What is the LGBTQ+ Community?
LGBTQ+ stands for lesbian, gay, bisexual, transgender, or ‘trans’, queer, and ‘plus’. The plus represents other sexual identities like pansexual or asexual. If you want more information on the correct terms and definitions, Stonewall, a leading charity on LGBTQ+ rights, have an extensive glossary.
LGBTQ+ is the accepted societal method for referring to the queer (which is another acceptable term) community. It’s used to reflect and represent a diverse range of sexualities and identities.
Anyone can experience problems with their mental health, but extensive evidence suggests that people in the LGBTQ+ community are more likely to suffer from issues like depression, anxiety, suicide or eating disorders. This article, written for both LGBTQ+ people with mental health issues or those who know someone from that community who is experiencing difficulties, discusses:
- Relevant statistics and research on LGBTQ+ mental health
- What unique difficulties the LGBTQ+ community faces and how it might affect their mental health
- Where LGBTQ+ members can get mental health support
- How you can support a member of the LGBTQ+ community with their mental health
Research on the topic of LGBTQ+ people and mental health show that they are at an increased risk of experiencing difficulties. Statistics show:
- Almost half of trans people (46%) have thought about taking their own life in the last year; 31% of LGB people said the same 
- Half of LGBT people (52%) experienced depression in the last year 
- Two-thirds (64%) of LGBT+ people have experienced anti-LGBT+ violence or abuse 
- Of those who have experienced violence or abuse, 92% had experienced verbal abuse and 29% had experienced physical abuse 
- 42% of LGBT+ school pupils have been bullied in the past year, double the number of non-LGBT+ pupils (21%) 
- Half of LGBT pupils (52%) hear homophobic language ‘frequently’ or ‘often’ at school, more than a third (36%) hear biphobic language ‘frequently’ or ‘often’, and almost half (46%) hear transphobic language ‘frequently’ or ‘often’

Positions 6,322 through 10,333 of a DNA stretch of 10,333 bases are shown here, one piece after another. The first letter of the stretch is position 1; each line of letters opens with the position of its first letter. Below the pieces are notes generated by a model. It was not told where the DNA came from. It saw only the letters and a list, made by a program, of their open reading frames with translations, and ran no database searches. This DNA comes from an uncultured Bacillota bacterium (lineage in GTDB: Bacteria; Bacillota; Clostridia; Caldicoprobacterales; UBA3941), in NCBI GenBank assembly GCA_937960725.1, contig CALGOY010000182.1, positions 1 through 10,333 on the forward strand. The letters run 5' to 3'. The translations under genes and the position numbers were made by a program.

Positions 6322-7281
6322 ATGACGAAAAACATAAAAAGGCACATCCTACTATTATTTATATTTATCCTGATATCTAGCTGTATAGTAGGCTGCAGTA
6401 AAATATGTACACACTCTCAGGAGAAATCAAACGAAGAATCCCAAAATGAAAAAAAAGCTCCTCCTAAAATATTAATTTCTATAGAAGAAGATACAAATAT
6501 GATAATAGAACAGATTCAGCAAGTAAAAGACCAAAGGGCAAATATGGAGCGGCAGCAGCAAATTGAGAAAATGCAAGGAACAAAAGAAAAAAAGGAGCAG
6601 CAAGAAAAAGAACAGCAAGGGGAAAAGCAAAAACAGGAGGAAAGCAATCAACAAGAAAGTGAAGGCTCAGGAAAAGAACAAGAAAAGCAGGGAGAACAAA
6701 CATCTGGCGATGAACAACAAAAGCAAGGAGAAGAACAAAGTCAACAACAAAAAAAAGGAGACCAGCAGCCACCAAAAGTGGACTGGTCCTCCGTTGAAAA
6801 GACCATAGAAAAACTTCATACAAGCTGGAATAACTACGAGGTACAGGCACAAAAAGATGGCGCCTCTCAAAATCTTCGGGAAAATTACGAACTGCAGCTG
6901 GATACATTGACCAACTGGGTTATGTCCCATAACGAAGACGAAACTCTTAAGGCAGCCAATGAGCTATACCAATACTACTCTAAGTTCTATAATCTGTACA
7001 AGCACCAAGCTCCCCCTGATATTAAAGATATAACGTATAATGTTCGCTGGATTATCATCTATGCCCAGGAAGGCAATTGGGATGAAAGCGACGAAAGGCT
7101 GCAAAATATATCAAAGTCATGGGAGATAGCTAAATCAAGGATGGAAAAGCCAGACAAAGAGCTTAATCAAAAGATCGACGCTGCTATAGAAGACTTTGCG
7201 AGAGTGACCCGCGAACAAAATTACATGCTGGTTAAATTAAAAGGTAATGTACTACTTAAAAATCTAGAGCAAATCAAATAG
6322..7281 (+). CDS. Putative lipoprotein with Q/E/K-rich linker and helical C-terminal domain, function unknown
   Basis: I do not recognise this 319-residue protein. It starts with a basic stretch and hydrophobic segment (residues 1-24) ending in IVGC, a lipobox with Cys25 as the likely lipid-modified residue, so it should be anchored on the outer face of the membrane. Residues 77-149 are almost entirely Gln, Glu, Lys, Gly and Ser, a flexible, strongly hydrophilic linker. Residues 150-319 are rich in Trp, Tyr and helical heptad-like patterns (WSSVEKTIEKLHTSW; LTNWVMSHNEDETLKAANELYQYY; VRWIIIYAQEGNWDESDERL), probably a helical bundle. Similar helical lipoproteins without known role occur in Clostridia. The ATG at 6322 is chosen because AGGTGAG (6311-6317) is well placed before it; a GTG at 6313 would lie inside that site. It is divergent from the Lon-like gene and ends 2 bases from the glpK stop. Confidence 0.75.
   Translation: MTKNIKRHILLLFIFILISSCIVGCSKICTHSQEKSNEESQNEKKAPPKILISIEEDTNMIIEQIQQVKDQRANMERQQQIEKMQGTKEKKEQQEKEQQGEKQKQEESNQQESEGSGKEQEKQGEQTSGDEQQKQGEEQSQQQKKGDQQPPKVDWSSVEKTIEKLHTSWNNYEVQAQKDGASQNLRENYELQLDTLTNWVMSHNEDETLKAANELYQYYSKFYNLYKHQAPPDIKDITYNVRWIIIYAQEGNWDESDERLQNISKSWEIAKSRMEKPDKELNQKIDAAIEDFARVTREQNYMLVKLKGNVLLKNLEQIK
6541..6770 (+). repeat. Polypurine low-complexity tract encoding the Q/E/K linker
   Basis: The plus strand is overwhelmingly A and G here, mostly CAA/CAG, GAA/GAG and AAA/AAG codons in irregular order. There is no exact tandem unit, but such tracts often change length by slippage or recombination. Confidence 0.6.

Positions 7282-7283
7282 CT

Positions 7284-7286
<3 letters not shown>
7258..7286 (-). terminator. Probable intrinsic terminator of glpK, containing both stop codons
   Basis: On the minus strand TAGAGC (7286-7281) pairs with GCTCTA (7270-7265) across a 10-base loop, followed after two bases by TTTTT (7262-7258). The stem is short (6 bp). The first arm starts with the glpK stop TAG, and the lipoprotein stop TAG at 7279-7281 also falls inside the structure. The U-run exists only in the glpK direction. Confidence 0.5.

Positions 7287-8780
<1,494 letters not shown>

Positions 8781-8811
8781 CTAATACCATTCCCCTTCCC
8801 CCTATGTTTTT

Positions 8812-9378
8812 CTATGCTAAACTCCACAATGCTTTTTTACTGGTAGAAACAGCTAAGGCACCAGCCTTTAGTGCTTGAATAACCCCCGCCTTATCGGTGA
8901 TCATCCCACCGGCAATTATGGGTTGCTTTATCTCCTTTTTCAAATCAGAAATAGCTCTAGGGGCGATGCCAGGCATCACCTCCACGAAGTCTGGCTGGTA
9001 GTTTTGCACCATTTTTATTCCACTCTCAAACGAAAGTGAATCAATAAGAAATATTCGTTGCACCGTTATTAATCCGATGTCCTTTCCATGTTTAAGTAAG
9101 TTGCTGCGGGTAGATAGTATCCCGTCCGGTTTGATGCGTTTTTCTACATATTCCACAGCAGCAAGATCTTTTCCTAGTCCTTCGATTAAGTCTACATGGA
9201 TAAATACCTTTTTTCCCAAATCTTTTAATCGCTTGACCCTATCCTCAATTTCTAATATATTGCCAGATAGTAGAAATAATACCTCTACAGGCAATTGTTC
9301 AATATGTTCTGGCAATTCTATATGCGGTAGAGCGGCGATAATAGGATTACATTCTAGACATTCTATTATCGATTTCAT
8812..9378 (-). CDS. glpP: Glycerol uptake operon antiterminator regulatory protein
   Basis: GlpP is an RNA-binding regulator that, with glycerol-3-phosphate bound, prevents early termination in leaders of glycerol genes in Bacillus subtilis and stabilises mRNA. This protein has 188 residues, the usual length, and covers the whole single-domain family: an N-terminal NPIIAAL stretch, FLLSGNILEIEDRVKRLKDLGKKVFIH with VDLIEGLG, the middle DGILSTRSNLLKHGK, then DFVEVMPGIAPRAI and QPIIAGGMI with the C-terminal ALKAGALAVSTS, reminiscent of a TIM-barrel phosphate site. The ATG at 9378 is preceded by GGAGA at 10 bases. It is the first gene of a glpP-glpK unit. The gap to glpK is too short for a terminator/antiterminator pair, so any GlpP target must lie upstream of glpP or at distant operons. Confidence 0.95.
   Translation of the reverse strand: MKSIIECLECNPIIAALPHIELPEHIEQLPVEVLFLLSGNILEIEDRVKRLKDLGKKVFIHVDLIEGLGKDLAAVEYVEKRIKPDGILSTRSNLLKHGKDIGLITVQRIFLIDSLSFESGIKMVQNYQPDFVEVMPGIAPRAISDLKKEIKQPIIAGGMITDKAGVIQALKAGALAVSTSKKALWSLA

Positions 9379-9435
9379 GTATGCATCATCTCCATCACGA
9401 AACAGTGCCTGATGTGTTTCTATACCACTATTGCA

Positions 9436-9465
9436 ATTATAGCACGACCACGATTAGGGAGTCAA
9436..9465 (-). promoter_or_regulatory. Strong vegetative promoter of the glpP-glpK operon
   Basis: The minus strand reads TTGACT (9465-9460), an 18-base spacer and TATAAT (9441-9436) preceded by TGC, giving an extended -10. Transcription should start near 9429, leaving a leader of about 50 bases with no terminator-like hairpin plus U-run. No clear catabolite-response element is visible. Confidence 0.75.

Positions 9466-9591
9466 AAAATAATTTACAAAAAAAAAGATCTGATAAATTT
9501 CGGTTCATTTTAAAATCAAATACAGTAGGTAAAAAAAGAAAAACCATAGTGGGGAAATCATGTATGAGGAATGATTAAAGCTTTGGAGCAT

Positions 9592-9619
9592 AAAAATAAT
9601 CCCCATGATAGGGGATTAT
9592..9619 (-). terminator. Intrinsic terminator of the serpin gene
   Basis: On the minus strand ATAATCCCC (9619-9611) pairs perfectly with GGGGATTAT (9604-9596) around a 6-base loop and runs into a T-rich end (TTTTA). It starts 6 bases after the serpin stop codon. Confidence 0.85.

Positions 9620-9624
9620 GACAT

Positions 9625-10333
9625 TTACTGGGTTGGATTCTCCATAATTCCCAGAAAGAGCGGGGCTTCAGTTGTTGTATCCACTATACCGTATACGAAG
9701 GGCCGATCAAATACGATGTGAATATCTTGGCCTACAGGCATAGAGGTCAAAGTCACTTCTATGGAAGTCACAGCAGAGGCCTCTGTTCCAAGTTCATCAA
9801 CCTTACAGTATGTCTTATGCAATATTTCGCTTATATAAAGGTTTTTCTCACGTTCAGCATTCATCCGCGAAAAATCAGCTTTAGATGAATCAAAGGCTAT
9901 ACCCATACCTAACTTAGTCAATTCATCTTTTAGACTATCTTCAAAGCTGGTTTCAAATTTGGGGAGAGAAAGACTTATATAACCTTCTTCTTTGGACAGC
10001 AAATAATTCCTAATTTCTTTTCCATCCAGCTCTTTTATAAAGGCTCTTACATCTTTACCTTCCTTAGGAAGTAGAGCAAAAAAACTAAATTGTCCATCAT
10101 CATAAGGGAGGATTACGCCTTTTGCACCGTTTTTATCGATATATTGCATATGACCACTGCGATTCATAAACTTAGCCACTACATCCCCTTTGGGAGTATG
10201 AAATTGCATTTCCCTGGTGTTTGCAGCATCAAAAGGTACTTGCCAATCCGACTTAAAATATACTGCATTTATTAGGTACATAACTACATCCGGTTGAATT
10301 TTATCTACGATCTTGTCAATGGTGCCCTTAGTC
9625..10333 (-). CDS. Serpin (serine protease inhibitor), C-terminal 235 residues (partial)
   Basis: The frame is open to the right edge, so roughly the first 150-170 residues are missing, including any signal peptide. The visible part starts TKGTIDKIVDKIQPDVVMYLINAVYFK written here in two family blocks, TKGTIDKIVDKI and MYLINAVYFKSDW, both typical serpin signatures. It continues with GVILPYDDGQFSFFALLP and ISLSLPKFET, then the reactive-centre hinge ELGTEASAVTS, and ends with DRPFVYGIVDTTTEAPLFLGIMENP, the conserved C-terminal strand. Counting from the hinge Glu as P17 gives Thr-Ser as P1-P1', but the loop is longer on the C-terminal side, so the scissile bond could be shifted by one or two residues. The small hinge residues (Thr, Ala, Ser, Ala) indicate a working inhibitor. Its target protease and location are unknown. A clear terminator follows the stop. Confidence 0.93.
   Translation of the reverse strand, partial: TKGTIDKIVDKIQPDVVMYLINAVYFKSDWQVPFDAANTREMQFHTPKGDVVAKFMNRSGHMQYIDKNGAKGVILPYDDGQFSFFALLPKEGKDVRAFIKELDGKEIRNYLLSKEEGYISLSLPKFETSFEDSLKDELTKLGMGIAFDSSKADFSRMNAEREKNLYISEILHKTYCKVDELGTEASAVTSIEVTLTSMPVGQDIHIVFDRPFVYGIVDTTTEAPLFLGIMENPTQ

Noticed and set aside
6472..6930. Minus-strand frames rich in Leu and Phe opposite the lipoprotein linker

- 62% of LGBT respondents have witnessed or experienced homophobia or transphobia in sport 
- More than 15% percent of gay or bisexual men had, at some point, suffered anorexia, bulimia or binge eating disorder (BED), or at least certain symptoms of those disorders – compared to 5% of heterosexual men 
Being LGBTQ+ does not cause mental health problems. The reasons why someone develops a mental health issue are often complicated and multi-faceted. However, certain things are unique to people within this community, which may play a role in an LGBTQ+ individual developing a problem with their mental health.
Being a victim of homophobia, biphobia and transphobia
Negative attitudes towards people in the LGBTQ+ community still exist in society today. In 2018’s government-leader study, the National LGBT survey, 40% of people in the LGBTQ+ community said they’d experienced a negative incident, related to their sexuality or identity, in the last 12 months. The most common type of incident was verbal abuse.
Abuse of any kind can be can be very damaging to someone’s mental health. For many people who suffer multiple incidents, it can quickly feel like it is just part of their experience as a LGBTQ+ member.
‘Coming out’ as LGBTQ+ to family and friends
Coming out to your friends and family is often a very stressful experience, especially if you think it might be taken negatively by those close to you, or might lead to severe consequences. As an example, research from the Albert Kennedy Trust found that 69% of young LGBTQ+ homeless people were rejected by their family and suffered abuse.
It takes real strength to come out as a LGBTQ+ person. Those crippled by the stress of hiding their true self, or suffering from abuse after coming out, are at risk of mental health complications. It’s completely normal to find it difficult coming out, and many do struggle with. If you need advice, the LGBT foundation is a good place to start.